Between 1843 and 1856, Sir John Lawes and Sir Henry Gilbert started several long-term field experiments at Rothamsted Research. Some failed or were discontinued because of poor soil structure and crop diseases. When Lawes died in 1900, the remaining experiments were continuing more or less as originally planned and are now known as the ‘Classical Experiments’ . They are the oldest, continuous agronomic experiments in the world and therefore rightfully and uniquely famous.
With remarkable prescience, Lawes and Gilbert retained samples of crops, soils, fertilisers and manures applied to the experiments. Successive generations of scientists at Rothamsted have continued to add to the collection and the resulting Sample Archive now comprises > 300,000 samples. This unique resource is of immense value. New analyses of archived material continue to provide insights into changes occurring over 170 years. No other long-term experiments have such an archive.
The Electronic Rothamsted Archive, e-RA , brings the data from the Classical and other long-term experiments, much of it originally in paper format, into an accessible and useable database.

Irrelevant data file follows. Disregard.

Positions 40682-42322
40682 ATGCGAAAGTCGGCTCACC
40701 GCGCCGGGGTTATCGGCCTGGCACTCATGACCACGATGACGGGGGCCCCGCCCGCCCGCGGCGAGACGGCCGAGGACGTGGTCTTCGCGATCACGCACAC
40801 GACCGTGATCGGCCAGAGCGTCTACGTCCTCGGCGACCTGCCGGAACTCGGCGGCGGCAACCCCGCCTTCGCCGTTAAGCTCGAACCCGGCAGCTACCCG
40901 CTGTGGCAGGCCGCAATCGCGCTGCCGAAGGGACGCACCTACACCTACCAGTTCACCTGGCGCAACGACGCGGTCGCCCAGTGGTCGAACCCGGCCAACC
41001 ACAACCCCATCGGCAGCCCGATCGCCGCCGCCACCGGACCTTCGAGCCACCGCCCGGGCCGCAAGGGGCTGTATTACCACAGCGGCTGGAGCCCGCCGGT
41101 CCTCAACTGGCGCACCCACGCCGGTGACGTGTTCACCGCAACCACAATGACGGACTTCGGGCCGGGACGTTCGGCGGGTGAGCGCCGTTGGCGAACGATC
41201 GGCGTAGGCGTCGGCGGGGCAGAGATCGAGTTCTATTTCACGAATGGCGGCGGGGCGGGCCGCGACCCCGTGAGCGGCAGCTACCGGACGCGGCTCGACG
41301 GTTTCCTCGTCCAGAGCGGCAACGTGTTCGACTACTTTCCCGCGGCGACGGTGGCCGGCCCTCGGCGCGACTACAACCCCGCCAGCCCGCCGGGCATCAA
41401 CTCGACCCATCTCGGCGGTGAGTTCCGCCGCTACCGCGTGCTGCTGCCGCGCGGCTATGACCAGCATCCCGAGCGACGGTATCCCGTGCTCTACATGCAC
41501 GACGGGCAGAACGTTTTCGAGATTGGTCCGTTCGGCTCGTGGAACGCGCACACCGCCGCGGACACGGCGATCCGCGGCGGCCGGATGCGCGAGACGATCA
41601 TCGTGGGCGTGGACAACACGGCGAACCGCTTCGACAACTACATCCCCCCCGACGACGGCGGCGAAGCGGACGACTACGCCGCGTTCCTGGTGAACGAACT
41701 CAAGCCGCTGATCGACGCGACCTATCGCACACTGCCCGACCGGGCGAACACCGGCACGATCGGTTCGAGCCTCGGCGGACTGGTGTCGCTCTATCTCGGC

The long-term data are not confined to the field experiments. Meteorological measurements have been made since the 1850s when Lawes and Gilbert first collected and analysed rainwater. With current concerns over climate change, the long-term weather records provide invaluable information about the climatic conditions under which the crops have been grown. These data now form part of the UK Environmental Change Network (ECN) which, together with the Long-Term experiments, Sample Archive and e-RA., comprise the ‘LTEs NCG’.
The LTEs NC is linked to similar experiments and platforms around the world via the ‘Long-Term Soil-Ecosystem Experiments Global Inventory’ (http://www.nicholas.duke.edu/ltse/) and the EU-funded ‘Distributed Infrastructure for EXPErimentation in Ecosystem Research (http://www.expeeronline.eu/)
The Capability has had a very wide range of uses such as the identification of sources of radioactive fallout, crop responses to nitrogen and other nutrients and fertiliser recommendations, the development and calibration of mathematical models such as the Roth-C model of the carbon cycle, used by more than 1400 scientists in 94 countries.
The use of the Long-term Experiments National Capability for both national and inter-national research collaborations is actively encouraged. It is recommended that those wishing to access the Long-term Experiments and/or Sample Archive for research purposes discuss their proposed work with a Rothamsted collaborator prior to submitting a completed sample request form. Potential Rothamsted collaborators are shown on the form.